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Keyword: Media Development 2015/1

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  • On the screen MD 2015/1

    On the screen MD 2015/1
    At the 44th Kyiv International Film Festival (25 October to 2 November 2, 2014) the Ecumenical Jury, appointed by INTERFILM and SIGNIS, awarded its Prize in the International Competition for full-length films to Difret (Oblivion) directed by Zeresenay Berhane Mehari, Ethiopia (USA, 2014). Access
    Posted: February 19, 2015
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  • Imagine a world without nuclear weapons

    Imagine a world without nuclear weapons
    In February 1990, the same month that Nelson Mandela (known as Madiba) walked free after 27 years behind bars, South Africa’s then-President, Frederik Willem de Klerk, issued written instructions to dismantle the nation’s atomic arsenal. By: Desmond Tutu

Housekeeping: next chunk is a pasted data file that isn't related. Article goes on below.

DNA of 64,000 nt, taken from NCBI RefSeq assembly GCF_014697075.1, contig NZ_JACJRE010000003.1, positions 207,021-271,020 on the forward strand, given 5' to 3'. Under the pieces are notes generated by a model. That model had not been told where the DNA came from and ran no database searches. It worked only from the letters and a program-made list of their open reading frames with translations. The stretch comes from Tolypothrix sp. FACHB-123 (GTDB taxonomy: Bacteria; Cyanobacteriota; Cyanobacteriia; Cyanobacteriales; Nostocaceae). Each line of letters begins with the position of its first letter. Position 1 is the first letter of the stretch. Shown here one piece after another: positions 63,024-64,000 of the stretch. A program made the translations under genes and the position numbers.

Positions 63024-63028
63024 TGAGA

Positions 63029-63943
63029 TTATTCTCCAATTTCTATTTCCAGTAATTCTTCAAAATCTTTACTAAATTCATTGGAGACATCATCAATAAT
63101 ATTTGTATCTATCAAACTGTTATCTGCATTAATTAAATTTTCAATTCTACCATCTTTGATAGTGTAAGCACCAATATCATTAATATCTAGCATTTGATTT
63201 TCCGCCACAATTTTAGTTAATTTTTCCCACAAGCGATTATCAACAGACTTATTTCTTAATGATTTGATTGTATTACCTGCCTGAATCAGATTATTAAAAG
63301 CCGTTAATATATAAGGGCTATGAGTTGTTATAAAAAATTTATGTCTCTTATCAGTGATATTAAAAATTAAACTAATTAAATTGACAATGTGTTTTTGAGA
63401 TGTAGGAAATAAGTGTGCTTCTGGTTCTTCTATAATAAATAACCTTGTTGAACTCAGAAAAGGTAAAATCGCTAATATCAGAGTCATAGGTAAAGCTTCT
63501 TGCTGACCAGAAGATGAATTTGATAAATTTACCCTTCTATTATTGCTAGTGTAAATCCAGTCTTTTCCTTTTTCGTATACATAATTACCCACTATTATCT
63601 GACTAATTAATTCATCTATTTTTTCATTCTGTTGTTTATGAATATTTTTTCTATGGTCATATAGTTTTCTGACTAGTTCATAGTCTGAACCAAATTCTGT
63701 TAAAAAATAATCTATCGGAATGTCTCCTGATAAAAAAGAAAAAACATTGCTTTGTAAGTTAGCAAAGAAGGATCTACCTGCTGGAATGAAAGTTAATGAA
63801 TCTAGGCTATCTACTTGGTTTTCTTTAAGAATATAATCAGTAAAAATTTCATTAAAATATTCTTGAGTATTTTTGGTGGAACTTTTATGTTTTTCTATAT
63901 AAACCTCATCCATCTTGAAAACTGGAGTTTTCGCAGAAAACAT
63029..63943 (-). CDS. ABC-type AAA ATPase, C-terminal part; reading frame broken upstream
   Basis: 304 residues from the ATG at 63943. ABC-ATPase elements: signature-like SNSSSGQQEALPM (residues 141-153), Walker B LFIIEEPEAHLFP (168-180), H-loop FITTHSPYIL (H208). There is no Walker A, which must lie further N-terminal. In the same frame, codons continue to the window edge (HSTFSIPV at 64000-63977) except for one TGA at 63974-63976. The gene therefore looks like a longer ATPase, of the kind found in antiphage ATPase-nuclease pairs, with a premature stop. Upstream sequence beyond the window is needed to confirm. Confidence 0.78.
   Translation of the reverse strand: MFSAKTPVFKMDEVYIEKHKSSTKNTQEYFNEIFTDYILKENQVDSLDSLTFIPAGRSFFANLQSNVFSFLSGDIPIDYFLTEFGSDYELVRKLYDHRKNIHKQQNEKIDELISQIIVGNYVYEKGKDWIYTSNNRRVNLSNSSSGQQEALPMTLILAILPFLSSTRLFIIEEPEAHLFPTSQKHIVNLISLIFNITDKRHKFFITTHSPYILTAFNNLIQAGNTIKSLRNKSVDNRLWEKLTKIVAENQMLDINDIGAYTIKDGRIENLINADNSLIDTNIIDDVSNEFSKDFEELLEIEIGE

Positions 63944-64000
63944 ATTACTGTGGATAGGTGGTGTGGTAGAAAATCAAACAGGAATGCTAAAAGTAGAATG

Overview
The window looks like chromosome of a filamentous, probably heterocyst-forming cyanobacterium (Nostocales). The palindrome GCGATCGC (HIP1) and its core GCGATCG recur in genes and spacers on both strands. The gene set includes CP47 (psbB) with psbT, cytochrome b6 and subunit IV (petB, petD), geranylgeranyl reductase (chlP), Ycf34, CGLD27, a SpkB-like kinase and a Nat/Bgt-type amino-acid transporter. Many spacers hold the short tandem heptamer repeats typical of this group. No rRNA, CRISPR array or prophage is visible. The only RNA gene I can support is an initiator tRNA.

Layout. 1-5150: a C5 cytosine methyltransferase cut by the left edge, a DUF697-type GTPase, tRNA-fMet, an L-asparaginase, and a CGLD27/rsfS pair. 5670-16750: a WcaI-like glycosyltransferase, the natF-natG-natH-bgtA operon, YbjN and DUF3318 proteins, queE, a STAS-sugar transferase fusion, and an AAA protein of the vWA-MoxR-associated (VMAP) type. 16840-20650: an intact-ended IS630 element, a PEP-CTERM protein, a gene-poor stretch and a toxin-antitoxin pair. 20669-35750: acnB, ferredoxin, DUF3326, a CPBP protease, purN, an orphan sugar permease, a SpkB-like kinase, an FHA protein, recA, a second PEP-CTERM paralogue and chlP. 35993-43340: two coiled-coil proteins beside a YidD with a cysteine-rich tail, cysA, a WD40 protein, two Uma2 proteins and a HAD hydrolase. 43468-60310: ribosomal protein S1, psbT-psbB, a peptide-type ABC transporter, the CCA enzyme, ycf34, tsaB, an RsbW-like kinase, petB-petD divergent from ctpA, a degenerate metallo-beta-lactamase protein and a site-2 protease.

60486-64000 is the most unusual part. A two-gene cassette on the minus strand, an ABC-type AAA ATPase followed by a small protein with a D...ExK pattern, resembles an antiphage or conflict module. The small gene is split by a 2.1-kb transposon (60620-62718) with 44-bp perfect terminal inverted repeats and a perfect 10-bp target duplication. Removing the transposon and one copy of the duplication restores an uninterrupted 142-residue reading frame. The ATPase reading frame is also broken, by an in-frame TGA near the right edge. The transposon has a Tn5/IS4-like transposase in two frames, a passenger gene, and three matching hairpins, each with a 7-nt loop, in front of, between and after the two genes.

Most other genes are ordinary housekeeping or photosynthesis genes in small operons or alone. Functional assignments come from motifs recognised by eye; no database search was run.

Posted: February 19, 2015
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  • Thai freedom of expression: Waiting for the dawn

    Thai freedom of expression: Waiting for the dawn
    The increase of political conflict in Thailand from late 2013 to 2014 contributed to the downfall of freedom of expression and freedom of information both on the public and personal levels. In 2015, Thailand is going forward with a coup d’état government that is trying to infuse people with propaganda in the name of so-called “morals” or “Thai tradition”. We are now going back to the age of top-down communication from the head of state to the people, the communication model that used to be in Thailand 50 years ago. By: Walakkamol Changkamol